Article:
Finally, we sat and played dreidel and allowed Julie to eat (because of course, we made her do all the cooking on her holiday, as you do). Although I had a stupendous lead and earned more than my fair share of gelt, I then started losing horribly and was the first one out. Alas, the gifts of Hanukkah were just not meant to be mine!
As I tucked Luke into bed (after a slight overtired meltdown), he gave me a huge hug and kiss and told me he had the very best day ever. I'm pretty sure he meant it.

Thursday, December 6, 2012

From Half Training to Half Running

I haven't talked much about running since my half marathon. I thought that I would segue right from that into a speed 5k program and work on some more 5k PRs or even a 10k PR, since I technically got a 10k PR during my half marathon.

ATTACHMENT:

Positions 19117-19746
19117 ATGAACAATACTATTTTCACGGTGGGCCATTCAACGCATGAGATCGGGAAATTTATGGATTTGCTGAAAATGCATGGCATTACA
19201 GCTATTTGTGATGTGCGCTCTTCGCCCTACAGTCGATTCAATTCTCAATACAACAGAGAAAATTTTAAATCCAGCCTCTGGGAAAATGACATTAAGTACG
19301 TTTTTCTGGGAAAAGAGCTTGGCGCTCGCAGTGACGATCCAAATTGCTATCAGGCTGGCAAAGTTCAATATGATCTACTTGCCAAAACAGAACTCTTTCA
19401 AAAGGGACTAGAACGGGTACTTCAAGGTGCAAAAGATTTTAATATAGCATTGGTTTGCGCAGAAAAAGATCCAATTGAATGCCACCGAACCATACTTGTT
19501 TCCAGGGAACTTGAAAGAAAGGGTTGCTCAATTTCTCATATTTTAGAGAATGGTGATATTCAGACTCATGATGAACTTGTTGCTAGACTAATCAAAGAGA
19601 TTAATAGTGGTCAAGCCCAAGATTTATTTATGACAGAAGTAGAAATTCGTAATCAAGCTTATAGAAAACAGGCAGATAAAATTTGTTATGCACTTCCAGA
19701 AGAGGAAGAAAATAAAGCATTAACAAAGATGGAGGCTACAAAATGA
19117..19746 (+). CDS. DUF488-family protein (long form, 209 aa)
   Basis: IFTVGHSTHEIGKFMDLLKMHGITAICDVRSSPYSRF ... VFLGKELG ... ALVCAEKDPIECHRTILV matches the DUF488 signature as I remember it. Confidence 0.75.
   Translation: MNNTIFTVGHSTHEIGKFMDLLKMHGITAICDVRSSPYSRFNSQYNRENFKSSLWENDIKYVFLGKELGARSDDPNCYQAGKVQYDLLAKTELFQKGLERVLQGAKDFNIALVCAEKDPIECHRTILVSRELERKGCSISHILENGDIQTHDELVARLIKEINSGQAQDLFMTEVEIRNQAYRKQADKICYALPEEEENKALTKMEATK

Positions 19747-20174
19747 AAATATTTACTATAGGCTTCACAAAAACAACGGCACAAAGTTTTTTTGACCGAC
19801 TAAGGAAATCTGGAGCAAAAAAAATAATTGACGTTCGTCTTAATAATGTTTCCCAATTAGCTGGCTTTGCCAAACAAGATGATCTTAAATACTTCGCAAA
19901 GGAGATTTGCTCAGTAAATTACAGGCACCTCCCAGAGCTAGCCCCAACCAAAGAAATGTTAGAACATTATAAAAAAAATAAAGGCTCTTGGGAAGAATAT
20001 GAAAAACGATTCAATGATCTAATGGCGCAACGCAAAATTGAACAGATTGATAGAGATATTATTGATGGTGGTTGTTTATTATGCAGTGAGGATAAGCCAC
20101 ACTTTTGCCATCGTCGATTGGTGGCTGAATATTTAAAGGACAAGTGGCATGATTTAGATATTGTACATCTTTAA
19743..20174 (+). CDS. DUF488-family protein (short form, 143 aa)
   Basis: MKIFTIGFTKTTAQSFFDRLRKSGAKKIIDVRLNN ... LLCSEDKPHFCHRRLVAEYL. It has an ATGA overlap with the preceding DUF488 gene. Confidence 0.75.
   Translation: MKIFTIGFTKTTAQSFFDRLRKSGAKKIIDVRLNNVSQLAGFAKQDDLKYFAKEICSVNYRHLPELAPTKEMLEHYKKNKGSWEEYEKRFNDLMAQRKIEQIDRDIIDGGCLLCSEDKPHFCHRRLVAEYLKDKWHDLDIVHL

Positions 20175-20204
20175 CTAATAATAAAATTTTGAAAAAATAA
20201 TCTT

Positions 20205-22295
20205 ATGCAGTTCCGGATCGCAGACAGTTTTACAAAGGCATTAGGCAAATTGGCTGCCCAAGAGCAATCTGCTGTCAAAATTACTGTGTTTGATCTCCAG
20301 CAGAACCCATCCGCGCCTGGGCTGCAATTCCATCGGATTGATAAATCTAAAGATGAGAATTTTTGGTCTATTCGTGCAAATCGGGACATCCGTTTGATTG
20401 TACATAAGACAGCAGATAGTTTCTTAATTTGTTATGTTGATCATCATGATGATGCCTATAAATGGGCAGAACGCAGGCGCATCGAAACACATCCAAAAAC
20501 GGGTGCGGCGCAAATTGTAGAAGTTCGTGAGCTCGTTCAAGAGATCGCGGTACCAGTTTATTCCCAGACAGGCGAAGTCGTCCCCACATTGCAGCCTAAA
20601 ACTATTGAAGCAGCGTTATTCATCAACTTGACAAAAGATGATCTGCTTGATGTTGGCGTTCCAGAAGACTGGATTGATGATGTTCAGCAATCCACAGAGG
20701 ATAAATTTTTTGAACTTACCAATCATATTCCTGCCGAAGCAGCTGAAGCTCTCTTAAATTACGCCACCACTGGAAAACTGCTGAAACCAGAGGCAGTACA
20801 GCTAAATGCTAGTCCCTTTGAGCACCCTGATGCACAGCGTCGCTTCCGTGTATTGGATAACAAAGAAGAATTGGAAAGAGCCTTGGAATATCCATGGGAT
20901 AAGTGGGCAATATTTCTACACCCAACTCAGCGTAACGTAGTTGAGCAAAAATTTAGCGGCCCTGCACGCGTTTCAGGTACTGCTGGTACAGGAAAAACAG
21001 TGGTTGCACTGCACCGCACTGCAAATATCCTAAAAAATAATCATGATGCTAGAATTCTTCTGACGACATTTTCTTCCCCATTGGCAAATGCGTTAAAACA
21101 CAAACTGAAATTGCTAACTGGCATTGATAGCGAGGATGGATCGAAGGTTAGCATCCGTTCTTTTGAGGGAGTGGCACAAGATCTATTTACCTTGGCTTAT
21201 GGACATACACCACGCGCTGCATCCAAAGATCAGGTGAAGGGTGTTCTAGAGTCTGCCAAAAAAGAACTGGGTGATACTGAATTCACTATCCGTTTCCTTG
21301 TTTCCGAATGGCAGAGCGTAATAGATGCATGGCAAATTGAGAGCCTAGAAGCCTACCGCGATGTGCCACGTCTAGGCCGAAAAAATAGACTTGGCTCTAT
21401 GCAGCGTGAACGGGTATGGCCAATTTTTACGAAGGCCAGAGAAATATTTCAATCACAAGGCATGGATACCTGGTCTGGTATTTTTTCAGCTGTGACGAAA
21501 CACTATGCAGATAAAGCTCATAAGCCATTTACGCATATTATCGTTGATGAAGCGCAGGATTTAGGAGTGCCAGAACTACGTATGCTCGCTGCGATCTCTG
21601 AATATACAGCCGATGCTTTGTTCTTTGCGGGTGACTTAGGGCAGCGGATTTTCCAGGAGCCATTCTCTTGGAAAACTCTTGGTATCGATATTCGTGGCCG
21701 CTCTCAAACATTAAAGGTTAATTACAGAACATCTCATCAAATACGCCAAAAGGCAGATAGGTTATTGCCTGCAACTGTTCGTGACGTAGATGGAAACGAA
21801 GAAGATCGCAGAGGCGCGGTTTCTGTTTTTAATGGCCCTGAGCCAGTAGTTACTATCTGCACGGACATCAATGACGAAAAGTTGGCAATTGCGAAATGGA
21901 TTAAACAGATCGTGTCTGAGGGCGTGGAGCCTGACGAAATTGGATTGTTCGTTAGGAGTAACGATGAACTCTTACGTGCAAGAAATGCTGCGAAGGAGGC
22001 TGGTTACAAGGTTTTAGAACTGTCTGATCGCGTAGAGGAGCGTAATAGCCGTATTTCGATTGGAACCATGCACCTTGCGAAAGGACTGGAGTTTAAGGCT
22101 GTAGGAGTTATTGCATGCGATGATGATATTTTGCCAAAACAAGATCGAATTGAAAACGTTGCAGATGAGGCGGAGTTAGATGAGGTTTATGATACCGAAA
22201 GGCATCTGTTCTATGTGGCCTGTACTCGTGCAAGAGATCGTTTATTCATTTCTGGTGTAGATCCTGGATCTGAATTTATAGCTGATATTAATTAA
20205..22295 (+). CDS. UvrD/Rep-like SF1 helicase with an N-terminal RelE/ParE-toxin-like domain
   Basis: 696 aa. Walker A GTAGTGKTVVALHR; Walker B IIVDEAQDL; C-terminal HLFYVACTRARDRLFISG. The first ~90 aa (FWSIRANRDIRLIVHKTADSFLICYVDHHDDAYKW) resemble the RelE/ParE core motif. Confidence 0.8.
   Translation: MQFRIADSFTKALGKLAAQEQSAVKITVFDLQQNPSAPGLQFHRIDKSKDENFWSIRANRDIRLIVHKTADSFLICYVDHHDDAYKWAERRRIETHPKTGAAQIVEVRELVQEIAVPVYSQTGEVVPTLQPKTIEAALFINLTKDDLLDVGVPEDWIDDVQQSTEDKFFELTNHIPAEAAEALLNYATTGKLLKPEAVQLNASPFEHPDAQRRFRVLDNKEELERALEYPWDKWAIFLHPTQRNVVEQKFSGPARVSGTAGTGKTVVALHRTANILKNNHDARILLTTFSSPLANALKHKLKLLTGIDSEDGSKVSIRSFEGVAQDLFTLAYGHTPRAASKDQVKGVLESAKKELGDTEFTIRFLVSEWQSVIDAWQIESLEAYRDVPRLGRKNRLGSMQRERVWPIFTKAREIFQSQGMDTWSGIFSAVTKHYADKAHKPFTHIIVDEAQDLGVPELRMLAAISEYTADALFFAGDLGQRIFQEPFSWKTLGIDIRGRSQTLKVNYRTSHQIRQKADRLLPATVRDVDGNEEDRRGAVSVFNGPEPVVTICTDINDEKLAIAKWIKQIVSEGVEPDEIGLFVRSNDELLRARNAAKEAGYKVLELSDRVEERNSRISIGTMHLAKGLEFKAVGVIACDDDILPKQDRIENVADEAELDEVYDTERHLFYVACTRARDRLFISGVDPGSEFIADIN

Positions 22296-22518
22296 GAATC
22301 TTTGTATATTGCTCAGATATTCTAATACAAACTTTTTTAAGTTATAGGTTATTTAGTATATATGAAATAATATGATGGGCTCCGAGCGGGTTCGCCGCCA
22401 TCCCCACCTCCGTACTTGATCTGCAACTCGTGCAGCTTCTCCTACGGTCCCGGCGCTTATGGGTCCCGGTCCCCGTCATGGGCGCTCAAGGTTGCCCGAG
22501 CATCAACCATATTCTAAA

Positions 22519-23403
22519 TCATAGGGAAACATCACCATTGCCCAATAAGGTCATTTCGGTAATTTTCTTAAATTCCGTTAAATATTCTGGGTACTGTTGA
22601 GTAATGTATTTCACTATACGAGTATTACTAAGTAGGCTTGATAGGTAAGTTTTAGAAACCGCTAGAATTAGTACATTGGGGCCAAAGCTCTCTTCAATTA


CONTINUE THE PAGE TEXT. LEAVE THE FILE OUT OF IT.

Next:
However, the wind during the half did some lasting damage on my feet. As I was running, I was completely cognizant that my gait was off, way off. I knew that I was hitting my feet funny as I was hunching my body into the wind, but there was really no way to correct it. I am normally a heel striker, but due to the wind, I was running like I would run up hills, which meant that I was hitting with my forefoot. Toward the end of the race, I could feel the strain on my feet. 13 miles was nothing. I ran 13 miles or more four times through the course of my training plan, so it was just another long run at that point. My legs weren't sore at all, but my feet were screaming. At lunch afterward, the bottom of my feet felt scalded, like when you step on hot sand. I remember slipping off my feet and placing them on the cool restaurant floor. It was like instant relief.